The vinyl business is booming. In fact, it’s more than booming, it’s breaking records. The sales of vinyl records in the UK in 2020 are the highest since the 90s. We explore the reasons why.
Going back to basics
Did you know that one in five of all albums purchased in 2020 were vinyl?
So, what’s the cause for the rise in sales of long plays (LP) despite streaming services such as Spotify and Apple Music being so much more convenient?
Well, there are a couple of reasons: campaigns such as Record Store Day, Album Day and the need to hold something physical that’s been crafted by your favourite artist.
A few of us can still remember the exhilaration of waiting for stores to open to buy an album on release day. Music for people nowadays is just a simple search on a streaming app.
However, I can distinctly remember picking up the CD of The Fame by Lady Gaga at HMV when it first came out. I shared a connection with that album. I can even remember each page of the liner notes when I think back. It felt like I shared a connection with my favourite artist. It’s like I knew more than the average listener. I was part of Gaga’s fandom whereas those who listened to her on the radio were not.
And that’s exactly what vinyl enables. It’s a connection and an experience.
People crave experiences and connections
Getting a LP is more than just physically obtaining an album. It’s about going to the store, desperately searching for the record, and feeling the satisfaction once you’ve found it. Then once you have purchased it, the excitement comes from unwrapping the plastic, looking at the cover and reading the liner notes. You get the record out carefully, stare at it in awe, put it on your vinyl player and then drop the needle to hear the first note from your favourite artist.
It’s satisfying and fulfilling. Now you will always associate your first play of this album to this experience. In the digital age where everything is so convenient, we need the journey vinyl provides us with.
As Geoff Taylor (chief executive of the British Phonographic Industry) states: “In a year when all our lives have changed, music’s power to inspire has never been more evident. The immediacy and convenience of streaming make it the go-to audio format for most of our listening, but more and more fans choose to get closer to their favourite artists and albums on vinyl”.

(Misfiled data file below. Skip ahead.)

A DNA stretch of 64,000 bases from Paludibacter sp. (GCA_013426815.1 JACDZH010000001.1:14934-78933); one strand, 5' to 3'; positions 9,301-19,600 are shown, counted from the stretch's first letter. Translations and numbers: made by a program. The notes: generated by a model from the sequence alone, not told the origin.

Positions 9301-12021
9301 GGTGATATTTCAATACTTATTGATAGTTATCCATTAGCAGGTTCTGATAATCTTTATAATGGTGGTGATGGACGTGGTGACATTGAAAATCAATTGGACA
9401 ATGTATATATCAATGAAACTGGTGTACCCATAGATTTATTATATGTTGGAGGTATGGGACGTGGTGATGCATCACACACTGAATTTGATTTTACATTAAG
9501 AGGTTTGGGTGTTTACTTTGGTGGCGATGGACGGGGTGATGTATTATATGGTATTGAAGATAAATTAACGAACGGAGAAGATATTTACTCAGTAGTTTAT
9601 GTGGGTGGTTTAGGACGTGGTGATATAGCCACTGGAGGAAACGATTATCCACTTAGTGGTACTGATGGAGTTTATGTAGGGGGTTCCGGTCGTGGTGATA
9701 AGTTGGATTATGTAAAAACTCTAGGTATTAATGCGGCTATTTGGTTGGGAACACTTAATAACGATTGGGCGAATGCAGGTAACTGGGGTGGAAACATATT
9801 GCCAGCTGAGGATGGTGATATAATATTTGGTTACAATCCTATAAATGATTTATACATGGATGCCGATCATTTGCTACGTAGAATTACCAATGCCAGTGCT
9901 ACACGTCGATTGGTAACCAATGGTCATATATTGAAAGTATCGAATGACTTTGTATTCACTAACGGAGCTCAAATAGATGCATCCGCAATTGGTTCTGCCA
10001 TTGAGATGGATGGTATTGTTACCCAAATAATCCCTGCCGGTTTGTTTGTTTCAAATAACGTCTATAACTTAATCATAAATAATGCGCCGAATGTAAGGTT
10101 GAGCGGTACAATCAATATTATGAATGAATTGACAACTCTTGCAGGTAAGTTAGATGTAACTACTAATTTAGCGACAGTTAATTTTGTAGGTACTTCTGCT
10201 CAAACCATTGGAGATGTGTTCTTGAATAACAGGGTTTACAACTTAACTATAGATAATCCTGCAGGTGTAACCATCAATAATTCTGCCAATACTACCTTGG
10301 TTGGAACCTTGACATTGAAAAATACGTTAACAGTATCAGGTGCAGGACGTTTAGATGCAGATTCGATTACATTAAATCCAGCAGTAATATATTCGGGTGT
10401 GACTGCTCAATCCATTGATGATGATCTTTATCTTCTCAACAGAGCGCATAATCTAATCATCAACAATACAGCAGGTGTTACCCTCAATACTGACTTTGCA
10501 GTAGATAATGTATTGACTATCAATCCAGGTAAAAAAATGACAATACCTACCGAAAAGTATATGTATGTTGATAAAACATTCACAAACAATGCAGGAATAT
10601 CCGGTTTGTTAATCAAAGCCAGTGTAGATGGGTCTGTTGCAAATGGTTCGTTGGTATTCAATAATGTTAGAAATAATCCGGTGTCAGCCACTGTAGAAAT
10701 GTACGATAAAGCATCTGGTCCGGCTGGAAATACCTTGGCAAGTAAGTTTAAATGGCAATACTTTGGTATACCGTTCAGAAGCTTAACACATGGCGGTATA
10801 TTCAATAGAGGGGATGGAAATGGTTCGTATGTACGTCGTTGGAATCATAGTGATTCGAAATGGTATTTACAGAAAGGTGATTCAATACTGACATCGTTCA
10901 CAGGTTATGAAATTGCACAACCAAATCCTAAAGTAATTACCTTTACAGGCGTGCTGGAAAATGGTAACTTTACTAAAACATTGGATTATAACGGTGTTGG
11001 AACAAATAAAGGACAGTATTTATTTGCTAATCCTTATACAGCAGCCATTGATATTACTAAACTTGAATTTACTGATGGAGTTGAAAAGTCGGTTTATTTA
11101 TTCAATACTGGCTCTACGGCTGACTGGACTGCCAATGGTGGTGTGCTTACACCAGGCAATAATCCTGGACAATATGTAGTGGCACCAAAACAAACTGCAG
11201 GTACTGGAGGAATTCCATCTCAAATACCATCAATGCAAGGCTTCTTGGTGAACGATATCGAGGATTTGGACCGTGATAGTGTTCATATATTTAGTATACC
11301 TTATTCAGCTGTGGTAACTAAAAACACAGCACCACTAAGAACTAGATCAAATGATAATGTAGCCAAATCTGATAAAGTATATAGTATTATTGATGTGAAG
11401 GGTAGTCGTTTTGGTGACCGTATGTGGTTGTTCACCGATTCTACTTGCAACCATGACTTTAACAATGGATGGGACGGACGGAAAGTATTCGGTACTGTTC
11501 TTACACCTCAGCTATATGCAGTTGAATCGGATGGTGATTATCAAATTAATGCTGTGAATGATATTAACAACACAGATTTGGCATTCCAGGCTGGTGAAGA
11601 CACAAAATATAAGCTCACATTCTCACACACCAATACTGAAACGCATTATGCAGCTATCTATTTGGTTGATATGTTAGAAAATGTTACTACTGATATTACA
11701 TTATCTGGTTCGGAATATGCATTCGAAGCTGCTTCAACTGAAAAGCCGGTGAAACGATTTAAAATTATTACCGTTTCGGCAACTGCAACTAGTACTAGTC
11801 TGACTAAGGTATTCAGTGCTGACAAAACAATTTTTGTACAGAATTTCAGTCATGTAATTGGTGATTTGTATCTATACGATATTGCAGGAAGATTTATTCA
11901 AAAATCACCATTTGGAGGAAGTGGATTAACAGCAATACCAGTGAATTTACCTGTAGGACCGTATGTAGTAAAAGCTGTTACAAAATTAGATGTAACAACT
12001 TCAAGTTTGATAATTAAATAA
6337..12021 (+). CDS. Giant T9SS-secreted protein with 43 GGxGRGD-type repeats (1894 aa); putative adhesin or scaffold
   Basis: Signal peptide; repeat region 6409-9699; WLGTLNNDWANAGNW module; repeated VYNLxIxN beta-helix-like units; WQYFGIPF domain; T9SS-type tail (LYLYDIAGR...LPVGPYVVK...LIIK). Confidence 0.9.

Days that are dedicated to music
Additionally, Record Store Day has also contributed to the rise in sales due to the releases of limited editions of records with special pressings and designs. For instance, Lady Gaga has announced she will release an exclusive gatefold sleeve edition LP of Chromatica on Record Store Day.
The #Chromatica gatefold vinyl is finally here 💝 We made two special versions, one you can only get on #RecordStoreDay on 6/12 and another available on 6/25 that you can pre-order now on my official shop. Excited for you to have these in your hands ⚔️💓 https://t.co/Q5CJYNiYkZ pic.twitter.com/orXDbpueNj
— Lady Gaga (@ladygaga) April 1, 2021
Again, this increases the exclusivity of the album and content you are getting from your favourite artist. It helps to separate you from millions of fans. It feels special.
Also, National Album Day is another event that has contributed to the increasing sales of vinyl because it sheds light on the importance of listening to a whole album. This is important because in the digital age where an algorithm makes recommendations based on playlists, chart information and your history, we tend to ignore the album.
We gravitate towards commercial singles instead of picking out the hidden gems that might be on track nine instead of track one. Whereas on vinyl, you just put the needle down and don’t need to think about what song is going to come on next. You sit down and listen to a whole journey.
An album is a craft and journey which vinyl enables
As a society we are instant-gratification junkies. With everything being so readily available, there is no longer a build-up of excitement. There is no longer a sense of rush as you search for your favourite album in stores. There is no tangible way of showing your love for your favourite artist.
Sure, Spotify is cheap and easy to use with millions of artists at your fingertips. But it doesn’t compare to holding the liner notes and flicking through pictures of your favourite artist as they were producing their album. We crave tangible objects of admiration. Thus, the physical music industry, particularly the record industry, will always be special.